AMERICAN AIRLINES-OUTLOOK

American Airlines gives rosier outlook for summer revenue

FORT WORTH, Texas (AP) — American Airlines is joining rivals in predicting a boom in revenue this summer, as people crowd on planes after two years of pandemic. American said Friday that second-quarter revenue will rise 11% to 13% above the same quarter in 2019. That’s even rosier than American’s previous forecast. Delta, Southwest, JetBlue and others have raised their revenue forecasts recently too, as the number of people flying in the United States hovers closer to pre-pandemic levels. At the same time, airlines are offering fewer flights than they did in 2019, which is helping them push average fares much higher.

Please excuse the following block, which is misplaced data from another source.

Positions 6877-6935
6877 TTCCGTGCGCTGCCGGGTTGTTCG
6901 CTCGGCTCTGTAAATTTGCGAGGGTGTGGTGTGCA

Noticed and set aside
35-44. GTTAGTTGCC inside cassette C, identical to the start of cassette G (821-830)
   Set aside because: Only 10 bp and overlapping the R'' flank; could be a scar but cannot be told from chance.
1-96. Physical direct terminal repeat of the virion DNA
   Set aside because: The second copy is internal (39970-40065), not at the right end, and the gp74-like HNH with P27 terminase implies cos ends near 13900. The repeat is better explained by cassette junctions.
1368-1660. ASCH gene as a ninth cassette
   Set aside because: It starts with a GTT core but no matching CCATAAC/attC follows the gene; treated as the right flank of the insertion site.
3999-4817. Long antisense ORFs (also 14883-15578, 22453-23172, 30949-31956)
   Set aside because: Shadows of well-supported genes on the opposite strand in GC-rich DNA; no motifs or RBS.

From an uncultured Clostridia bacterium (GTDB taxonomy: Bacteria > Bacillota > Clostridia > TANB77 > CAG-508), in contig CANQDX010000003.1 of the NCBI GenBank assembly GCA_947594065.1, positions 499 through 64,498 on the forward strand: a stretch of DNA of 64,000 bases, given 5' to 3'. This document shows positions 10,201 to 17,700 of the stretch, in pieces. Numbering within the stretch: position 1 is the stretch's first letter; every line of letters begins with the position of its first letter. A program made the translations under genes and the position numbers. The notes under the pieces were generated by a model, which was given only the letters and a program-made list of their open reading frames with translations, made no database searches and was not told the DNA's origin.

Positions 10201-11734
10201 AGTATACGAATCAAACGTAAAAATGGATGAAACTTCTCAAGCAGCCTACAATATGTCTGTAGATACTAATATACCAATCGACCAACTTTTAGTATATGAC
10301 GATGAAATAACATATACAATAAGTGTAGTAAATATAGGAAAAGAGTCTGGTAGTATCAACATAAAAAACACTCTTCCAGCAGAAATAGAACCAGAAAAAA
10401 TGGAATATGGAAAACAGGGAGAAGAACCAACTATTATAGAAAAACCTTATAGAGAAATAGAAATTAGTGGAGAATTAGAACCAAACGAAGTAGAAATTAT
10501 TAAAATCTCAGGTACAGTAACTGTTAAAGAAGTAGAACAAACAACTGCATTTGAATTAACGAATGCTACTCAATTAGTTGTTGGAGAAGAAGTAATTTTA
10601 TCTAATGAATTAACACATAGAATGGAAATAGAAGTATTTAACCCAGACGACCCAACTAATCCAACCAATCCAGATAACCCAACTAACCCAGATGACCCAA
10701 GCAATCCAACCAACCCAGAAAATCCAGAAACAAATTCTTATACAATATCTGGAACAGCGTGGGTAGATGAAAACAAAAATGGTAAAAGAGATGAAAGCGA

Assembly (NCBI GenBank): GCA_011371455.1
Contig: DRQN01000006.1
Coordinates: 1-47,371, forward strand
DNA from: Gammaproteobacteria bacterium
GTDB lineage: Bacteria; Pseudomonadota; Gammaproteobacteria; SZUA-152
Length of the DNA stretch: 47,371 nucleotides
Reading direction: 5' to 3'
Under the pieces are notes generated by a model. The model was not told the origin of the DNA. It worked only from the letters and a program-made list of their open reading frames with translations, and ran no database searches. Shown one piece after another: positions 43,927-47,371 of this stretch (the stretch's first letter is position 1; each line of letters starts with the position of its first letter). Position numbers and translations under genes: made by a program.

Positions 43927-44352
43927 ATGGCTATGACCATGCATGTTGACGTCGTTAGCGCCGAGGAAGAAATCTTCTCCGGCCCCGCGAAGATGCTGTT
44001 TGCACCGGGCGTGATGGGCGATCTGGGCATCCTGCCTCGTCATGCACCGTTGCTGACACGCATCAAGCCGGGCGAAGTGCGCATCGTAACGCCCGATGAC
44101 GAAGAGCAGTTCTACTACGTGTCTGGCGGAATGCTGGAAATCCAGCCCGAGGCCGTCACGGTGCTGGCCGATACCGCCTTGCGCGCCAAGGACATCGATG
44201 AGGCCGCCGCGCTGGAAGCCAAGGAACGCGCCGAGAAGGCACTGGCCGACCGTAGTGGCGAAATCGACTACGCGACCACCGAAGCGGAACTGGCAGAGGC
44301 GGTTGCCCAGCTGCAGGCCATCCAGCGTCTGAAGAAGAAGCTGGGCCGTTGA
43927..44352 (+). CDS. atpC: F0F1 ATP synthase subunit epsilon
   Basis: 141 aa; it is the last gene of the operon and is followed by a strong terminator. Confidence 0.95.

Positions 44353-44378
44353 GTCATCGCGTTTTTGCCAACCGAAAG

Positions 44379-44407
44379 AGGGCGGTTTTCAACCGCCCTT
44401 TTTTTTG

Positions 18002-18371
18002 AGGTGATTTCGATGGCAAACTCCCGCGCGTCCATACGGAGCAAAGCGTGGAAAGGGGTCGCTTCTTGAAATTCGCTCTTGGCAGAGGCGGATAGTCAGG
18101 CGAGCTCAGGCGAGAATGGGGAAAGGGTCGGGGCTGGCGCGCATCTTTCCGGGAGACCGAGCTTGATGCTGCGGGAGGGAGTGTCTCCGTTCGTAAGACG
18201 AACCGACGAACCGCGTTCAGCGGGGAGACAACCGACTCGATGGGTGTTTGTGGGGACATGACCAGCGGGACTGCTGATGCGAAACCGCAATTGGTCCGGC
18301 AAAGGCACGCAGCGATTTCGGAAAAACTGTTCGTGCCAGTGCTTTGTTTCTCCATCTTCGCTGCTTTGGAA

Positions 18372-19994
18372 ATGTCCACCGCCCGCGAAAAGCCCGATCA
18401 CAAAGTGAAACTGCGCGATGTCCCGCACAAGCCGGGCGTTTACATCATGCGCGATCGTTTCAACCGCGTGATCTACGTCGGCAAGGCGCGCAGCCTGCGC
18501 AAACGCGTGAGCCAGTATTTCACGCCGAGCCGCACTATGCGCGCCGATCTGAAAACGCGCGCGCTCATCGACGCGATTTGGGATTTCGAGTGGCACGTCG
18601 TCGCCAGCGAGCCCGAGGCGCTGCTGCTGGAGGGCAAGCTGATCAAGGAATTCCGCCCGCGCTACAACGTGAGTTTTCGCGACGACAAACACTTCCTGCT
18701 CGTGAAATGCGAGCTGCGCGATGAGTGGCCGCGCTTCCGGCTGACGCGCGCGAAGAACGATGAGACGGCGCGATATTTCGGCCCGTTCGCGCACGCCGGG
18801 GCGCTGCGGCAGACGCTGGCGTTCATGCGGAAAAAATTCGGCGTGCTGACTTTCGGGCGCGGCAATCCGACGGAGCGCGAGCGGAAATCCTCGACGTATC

MARRIOTT-RUSSIA

Marriott to suspend all of its operations in Russia

UNDATED (AP) — Marriott International says it’s going to suspend all of its operations in Russia amid the ongoing invasion of Ukraine. The hotel operator, which has operated in Russia for 25 years, said Friday that it has decided that newly announced U.S., U.K. and EU restrictions will make it impossible for the company to continue to run or franchise hotels in the Russian market. Other companies that have decided to exit the Russian market include McDonald’s and Starbucks.

CRYPTOCURRENCY-MINING-MORATORIUM

Landmark bill to limit cryptomining passes NY Legislature